Shabbat Shalom Shaarei Kodesh,
I want to begin by saying how proud I am of our congregation! We had around 25 people from our congregation ranging from teens and college students to seniors at the March for Israel Rally on Tuesday. We have another great weekend at Shaarei Kodesh as we welcome Rabbi Dov Lipman, a former member of Knesset, who will give an insider view of how Israelis are coping during the war, and what we can do to help. I want to share my initial reaction to the day which I shared on social media, and a link to a D'var Torah for this week where I expand upon the experience of the rally. Shabbat Shalom!
"I'm still processing everything I experienced at the rally in DC yesterday, but it was, I believe, a historic moment in Jewish-American history. We flew up in the morning and came back last night, so it truly was a whirlwind experience. I'm planning on writing and sharing more, but I wanted to talk about one experience we had that I think is indicative of how many Jewish-Americans feel since October 7, and if we are honest, how we felt before October 7 but perhaps did not want to admit out loud.
We came to the rally a little bit later (at 11 am), but we were able to get blue wristbands from our local federation, Jewish Federation of SPBC. It was a special gift for those who are a part of the organized Jewish community throughout the year. We were able to gain access to the front of the rally, but our friends/congregants were at the very front of the rally as they came earlier. We were able to find our way to them, but the crowd was almost crushing. We were stuffed between people, trying to navigate our way. And then, we got to the front, and miraculously, there was a big open space that no one seemingly knew about (stage left) as you can see from these two pictures. We were able to spread out, breathe, and have a sense of freedom from being pushed (or smushed) on all sides.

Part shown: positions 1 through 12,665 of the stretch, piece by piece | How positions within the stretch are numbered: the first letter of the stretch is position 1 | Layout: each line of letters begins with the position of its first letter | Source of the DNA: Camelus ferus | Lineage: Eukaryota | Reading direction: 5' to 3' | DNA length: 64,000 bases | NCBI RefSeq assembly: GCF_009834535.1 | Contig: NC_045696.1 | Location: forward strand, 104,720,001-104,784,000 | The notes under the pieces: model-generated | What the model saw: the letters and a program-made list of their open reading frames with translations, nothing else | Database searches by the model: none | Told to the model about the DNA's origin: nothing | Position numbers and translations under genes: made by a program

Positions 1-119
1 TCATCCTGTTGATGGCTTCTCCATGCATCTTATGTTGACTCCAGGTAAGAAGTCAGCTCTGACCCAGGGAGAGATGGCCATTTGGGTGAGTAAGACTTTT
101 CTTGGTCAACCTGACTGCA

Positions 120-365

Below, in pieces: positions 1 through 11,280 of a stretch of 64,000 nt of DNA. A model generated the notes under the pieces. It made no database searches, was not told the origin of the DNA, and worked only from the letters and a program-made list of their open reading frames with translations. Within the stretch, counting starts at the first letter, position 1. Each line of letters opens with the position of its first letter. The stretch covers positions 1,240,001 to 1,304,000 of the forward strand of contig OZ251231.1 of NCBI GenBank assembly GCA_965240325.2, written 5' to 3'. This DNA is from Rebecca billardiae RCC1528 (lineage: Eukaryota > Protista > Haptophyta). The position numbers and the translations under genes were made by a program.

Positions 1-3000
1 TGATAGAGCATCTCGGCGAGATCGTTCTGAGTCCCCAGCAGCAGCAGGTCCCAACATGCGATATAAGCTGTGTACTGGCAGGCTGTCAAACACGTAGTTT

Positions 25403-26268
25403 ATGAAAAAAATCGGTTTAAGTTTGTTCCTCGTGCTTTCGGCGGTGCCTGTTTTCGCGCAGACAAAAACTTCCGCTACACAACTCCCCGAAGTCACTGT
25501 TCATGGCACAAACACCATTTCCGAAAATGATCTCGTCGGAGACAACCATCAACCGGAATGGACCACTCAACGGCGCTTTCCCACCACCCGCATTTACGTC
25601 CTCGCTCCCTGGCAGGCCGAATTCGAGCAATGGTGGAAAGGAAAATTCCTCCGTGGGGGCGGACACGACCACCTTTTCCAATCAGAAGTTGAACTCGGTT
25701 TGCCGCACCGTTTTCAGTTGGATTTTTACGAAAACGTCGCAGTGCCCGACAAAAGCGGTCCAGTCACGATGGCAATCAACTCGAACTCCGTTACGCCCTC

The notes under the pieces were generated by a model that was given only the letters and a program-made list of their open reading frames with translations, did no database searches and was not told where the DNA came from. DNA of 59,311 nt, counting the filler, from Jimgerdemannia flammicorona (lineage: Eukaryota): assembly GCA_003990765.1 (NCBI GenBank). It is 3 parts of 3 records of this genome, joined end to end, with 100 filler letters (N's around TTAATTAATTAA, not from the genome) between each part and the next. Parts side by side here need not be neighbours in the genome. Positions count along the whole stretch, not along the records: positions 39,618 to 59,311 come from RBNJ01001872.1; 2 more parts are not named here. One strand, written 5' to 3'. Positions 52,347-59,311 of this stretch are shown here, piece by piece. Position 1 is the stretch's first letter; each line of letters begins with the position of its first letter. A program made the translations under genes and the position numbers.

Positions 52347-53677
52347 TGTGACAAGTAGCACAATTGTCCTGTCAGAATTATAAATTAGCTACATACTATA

I think this is a great metaphor for how Jews in America feel - we feel pressured on all sides, we feel alone, and we are afraid to share how we feel about Israel and antisemitism out loud (this is what I have learned from listening to Jewish high school and college students). Being at the rally was a freeing moment for all of us. We could wear our kippot and Jewish garb like T-shirts and sweaters with Hebrew on them, we could bring our Israeli and American flags, we could bring our signs in Hebrew; we brought our Jewishness out to the open. And...we were embraced by each other, all 290,000 of us, regardless of our Jewish backgrounds. We were allowed to be ourselves and make our voices heard in the real world where I think it matters most (as opposed to online)."